Documentary Review: Gun No. 6

Gun No. 6 is a documentary with a difference. It was a moving, powerful, heart-breaking, raw, multi-faceted film which showed the ripples of pain that emanate from gun crime.

The premise of the film is to trace back the story of ‘gun No.6’, so called by the police as it is one firearm which has been involved in numerous crimes. In tracing this story the difficulty that is presented is that there is a stark lack of testimony from the people who have used it or have witnessed its use. The use of gun no. 6 is shrouded in silence, both out of protection and of fear. So the filmmakers decided to use men who have been convicted of gun crime in the past as ‘actors’ who recreate the crime scenes whilst also sharing candid memories of their own criminal past.

Several parts of Gun.No6 made for uncomfortable viewing to say the least. Stories of perpetrators of gun crime ran juxtaposed with very raw and emotional testimony from the victims’ families.

From the part of the ex-offenders there was a range of presentations. At times in the reconstructions the men were drawing on their experiences of the hustle, of being involved in key moments of action. At these points in the documentary the audience was invited to peer through into the life of a gang, although at these times there was a sense of being tough, of the street mentality and masculinity explained, but shown to be hollow as the men explained their rationale. This was then contrasted with very candid and raw parts, where the men retold parts of their own personal stories of pain and heartbreak themselves.

Throughout the documentary the overwhelming message that came through was that of trauma. The raw trauma of the victims’ families was set alongside the at times unexpected trauma shown by the gun men. It was clear that everyone was hurting, in varying degrees from varying angles. This was the triumph of the film to me, that instead of showing purely the victims story and demonising an absent perpetrator, it really presented the light and shade of the ex-gunmen’s stories. It pieced together an image of what has gone on behind the gun, which is an achievement considering there are very few testimonies of witnesses as there is a shroud of silence that followed Gun.No.6.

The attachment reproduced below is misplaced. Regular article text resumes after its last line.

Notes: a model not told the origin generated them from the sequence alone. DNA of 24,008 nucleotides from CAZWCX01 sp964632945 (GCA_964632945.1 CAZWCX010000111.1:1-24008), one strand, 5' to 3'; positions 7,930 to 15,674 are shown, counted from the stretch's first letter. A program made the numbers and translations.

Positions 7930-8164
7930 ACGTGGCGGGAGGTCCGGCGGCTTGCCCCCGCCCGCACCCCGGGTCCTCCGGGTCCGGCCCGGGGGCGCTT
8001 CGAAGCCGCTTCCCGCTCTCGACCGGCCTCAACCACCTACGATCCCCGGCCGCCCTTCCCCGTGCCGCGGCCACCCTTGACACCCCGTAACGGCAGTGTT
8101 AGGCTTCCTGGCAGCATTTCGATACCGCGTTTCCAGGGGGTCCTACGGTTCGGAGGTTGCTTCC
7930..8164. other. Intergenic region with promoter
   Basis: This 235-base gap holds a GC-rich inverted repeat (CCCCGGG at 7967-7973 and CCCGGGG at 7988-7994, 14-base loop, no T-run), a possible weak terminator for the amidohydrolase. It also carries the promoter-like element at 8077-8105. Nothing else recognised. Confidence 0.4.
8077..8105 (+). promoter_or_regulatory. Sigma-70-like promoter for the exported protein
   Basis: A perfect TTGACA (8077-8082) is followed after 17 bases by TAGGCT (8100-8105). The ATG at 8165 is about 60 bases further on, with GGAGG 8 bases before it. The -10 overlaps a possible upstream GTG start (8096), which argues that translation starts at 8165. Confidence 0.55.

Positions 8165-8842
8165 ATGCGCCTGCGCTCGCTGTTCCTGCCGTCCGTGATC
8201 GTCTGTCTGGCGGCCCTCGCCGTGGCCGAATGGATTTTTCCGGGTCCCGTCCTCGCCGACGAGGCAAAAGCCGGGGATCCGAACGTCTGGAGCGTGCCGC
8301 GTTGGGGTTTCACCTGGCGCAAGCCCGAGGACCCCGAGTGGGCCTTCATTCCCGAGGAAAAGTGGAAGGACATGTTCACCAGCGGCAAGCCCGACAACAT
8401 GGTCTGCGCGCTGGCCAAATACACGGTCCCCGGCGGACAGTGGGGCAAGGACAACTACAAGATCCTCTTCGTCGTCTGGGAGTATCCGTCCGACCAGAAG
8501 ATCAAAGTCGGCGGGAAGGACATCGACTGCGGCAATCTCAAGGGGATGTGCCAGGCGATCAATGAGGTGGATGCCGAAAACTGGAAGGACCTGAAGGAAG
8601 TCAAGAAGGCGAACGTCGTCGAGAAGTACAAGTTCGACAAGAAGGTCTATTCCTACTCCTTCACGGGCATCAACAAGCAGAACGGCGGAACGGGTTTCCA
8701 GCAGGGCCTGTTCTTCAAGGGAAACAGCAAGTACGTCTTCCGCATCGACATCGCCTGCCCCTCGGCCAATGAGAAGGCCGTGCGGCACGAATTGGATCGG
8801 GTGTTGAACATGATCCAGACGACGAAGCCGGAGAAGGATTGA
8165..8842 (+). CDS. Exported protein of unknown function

As someone who is researching into the lives of men who have been gang involved it was interesting to hear the stories told. In particular there was a mention of domestic violence and becoming involved in the gang to escape the screams at home by one of the ex-gunmen, Darryl. The way he shared his story throughout the film was very frank, real and raw. For all of the gunmen it must have taken courage, to revisit past lives which they have spent time in prison for, to share the competing pressures, motivations, push and pull factors that led them into that life.

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As I watched it, a niggling question in my mind was whether I was watching an educational film or an entertainment documentary. Where I placed it raised different questions to me.

Taken as a tool for wider education there is no doubt it is a powerful anti-gun crime piece. It certainly shone a light on the very complex impacts of gun crime in all directions. Viewed in this way I found the documentary to be a moving, hard hitting and sombre. The underlying message being that gun crime sends out ripples of pain in all directions, but also that people who pick up guns in the first place are coming from places of pain themselves. This element felt new, as so rarely have crime documentaries sought to understand in a compassionate way the mind and motive of the gun-man. Contrasting this empathic treatment of the gun-men juxtaposed with the victims’ families testimonies was striking.